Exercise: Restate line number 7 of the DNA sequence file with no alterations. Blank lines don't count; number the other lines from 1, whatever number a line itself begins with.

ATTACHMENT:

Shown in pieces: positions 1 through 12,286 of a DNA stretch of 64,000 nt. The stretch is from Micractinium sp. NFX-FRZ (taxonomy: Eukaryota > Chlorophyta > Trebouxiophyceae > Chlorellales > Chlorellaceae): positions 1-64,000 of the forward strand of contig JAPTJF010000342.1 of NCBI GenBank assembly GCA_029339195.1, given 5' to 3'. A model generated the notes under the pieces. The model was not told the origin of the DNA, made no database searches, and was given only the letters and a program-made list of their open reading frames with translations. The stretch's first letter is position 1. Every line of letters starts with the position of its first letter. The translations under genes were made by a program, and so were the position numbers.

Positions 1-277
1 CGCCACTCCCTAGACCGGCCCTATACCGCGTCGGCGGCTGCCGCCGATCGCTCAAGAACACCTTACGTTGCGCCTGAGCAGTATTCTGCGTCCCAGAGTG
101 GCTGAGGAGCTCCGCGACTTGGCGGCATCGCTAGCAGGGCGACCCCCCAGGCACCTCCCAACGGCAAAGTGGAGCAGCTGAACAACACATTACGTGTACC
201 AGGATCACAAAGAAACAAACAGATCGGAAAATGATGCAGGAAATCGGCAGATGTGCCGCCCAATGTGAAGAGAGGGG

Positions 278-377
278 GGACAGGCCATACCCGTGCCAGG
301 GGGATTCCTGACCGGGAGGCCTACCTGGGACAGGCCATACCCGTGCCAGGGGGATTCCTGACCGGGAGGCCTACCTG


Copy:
278 GGACAGGCCATACCCGTGCCAGG